A story that unfolds from inside the mind of Oskar Schell, an inventive eleven-year-old New Yorker whose discovery of a key in the belongings of his father, who died in the World Trade Centre on 9/11, sets him off on an urgent search for the lock it opens. As Oskar's quest takes him across the city, he encounters an eclectic assortment of people - survivors in their own way-who help uncover links to his father, preserving a connection to the man who helped Oskar confront his fears about the noisy, dangerous world around him.
The 9/11 attacks on the twin towers is still a sore and sensitive subject for most viewers. The feeling the audience gets is that any attempt to show the tragedy of said day becomes torture, if not, devastatingly sad. Memories will crop up and they’re always not the good kind. In the film adaptation of the 2005 best-selling novel by Jonathan Safran Foer, ‘Extremely Loud and Incredibly Close’, it is a movie about 9/11 – but it’s not really just about that. It’s what happens when an 11-year-old boy named Oskar Schell (Thomas Horn) tries to explain what happened to his father (Tom Hanks) who found his demise in one of the towers, an enigmatic key he had left behind, and a journey Oskar must take to make sense of things.
Directed by Stephen Daldry, ‘Extremely Loud and Incredibly Close’ makes an emotional adventure out of the aftermath of 9/11. Oskar, the precocious and maybe even a kid with Asperger’s, goes on an emotional adventure by going through the different boroughs of New York City, in search of the owner of a key and a person named ‘Black’.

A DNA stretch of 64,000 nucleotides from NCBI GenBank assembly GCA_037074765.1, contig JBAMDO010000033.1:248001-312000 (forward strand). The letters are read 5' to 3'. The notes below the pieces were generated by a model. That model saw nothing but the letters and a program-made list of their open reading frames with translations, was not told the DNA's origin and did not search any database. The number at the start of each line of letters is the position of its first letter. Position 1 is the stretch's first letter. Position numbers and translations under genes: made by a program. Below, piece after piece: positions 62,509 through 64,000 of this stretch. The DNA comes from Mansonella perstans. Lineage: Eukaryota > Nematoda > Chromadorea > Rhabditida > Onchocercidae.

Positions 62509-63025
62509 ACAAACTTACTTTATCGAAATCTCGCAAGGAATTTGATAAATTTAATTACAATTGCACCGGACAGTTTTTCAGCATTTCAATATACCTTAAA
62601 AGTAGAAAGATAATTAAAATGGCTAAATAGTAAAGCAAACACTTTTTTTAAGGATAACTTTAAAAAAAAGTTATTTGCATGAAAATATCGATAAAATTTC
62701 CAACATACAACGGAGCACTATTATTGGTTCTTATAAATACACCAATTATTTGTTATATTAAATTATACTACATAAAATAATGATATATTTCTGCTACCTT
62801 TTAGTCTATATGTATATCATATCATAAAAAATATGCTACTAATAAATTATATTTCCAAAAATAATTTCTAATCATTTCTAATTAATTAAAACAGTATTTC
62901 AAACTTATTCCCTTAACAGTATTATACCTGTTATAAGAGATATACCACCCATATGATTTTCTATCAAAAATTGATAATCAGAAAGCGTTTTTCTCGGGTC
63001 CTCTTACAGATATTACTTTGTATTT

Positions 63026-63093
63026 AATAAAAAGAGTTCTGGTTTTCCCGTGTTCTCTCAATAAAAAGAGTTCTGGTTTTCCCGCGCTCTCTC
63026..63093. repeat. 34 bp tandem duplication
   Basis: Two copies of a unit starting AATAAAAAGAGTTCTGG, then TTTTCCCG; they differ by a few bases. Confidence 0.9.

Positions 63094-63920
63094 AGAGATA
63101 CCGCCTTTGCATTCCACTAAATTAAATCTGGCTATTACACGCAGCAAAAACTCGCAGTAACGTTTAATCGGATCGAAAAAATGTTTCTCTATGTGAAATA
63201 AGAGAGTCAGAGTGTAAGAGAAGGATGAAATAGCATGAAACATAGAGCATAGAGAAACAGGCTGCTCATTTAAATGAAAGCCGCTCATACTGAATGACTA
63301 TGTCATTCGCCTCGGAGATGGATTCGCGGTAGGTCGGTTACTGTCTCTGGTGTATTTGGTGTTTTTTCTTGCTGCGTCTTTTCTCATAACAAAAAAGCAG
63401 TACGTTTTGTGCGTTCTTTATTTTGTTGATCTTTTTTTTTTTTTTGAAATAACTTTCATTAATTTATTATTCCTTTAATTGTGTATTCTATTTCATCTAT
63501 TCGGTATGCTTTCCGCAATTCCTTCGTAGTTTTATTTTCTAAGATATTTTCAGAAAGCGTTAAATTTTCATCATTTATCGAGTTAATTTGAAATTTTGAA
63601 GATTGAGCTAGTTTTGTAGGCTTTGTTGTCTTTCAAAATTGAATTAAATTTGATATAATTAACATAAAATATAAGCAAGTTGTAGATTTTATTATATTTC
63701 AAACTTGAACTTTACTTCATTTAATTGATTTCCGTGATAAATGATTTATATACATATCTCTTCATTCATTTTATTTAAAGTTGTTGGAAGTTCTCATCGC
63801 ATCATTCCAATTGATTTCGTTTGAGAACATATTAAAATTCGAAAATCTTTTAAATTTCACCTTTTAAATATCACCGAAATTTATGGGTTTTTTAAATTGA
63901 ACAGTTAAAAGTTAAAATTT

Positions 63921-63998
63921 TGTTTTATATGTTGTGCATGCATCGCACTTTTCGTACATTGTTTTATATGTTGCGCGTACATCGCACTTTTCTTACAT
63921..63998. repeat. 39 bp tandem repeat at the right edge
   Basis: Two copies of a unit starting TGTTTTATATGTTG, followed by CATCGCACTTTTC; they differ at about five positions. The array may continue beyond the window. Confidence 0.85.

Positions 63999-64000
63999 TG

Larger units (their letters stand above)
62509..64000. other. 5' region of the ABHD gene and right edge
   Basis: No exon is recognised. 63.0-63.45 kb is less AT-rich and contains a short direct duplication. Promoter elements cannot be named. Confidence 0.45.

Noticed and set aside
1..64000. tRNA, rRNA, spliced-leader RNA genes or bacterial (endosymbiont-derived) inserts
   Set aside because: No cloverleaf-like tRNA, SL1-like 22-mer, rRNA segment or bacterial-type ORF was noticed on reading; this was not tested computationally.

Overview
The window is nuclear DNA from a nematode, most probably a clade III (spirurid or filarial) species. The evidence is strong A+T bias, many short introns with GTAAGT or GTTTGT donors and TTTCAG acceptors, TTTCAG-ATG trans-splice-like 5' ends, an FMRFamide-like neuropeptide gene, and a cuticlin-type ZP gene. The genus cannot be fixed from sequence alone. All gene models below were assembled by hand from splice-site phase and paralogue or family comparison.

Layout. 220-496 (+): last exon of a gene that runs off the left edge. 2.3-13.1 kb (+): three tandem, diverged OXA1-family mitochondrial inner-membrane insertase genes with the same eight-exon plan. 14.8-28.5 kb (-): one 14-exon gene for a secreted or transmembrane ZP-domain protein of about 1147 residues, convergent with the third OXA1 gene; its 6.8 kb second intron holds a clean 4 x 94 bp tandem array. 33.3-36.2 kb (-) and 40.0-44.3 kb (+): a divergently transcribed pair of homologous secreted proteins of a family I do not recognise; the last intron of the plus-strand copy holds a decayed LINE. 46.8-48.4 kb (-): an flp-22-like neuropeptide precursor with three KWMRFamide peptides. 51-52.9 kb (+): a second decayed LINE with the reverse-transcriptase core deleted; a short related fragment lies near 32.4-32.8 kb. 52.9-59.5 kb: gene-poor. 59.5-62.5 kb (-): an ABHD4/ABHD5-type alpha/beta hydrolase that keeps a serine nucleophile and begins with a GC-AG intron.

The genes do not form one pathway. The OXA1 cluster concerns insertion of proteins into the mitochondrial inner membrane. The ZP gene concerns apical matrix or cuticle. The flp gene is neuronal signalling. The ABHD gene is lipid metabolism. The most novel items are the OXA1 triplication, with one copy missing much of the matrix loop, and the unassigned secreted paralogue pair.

How atrocious that a young boy should traverse the mean streets of the city, but no worries, Oskar is not exactly alone. We then meet his companion, an elderly mute man only known as The Renter with a nuanced performance by Max Von Sydow (he was nominated for a Best Supporting Oscar for this role). Together, they make an unlikely pair; a more dramatic pair than Russell and Carl from Pixar’s ‘Up’, and with more severe emotions at stake.
The novel the film was adapted to written by Jonathan Safran Foer is not exactly easy to translate on-screen, but kudos to Eric Roth (‘Forrest Gump’) for making the impossible possible. Newcomer Thomas Horn, a real-life boy genius (the champion of TV’s ‘Jeopardy Kids’ edition) gives a complex performance, holding his own with Sandra Bullock and Tom Hanks as his parents.
Take out the Kleenex when you watch ‘Extremely Loud and Incredibly Close’. You’ll need it.
Making Extremely Loud And Incredibly Close: Tom Hanks, Sandra Bullock, director Stephen Daldry and others discuss the artistic challenges of translating the bestselling novel into the acclaimed film
Finding Oskar: Young newcomer and leading man Thomas Horn makes an extremely indelible impression on his award-winning co-stars and director
Ten Years Later: The extraordinary circumstances surrounding a 9/11 victim's photo on the memorial wall are shared by filmmakers, family members and Tuesday's Children volunteers
Max Von Sydow: Dialogues With The Renter: An insightful documentary by the son of Oscar nominee Max von Sydow highlights his father's compelling performance, the collaboration with director Stephen Daldry and the actor's friendship with his young co-star
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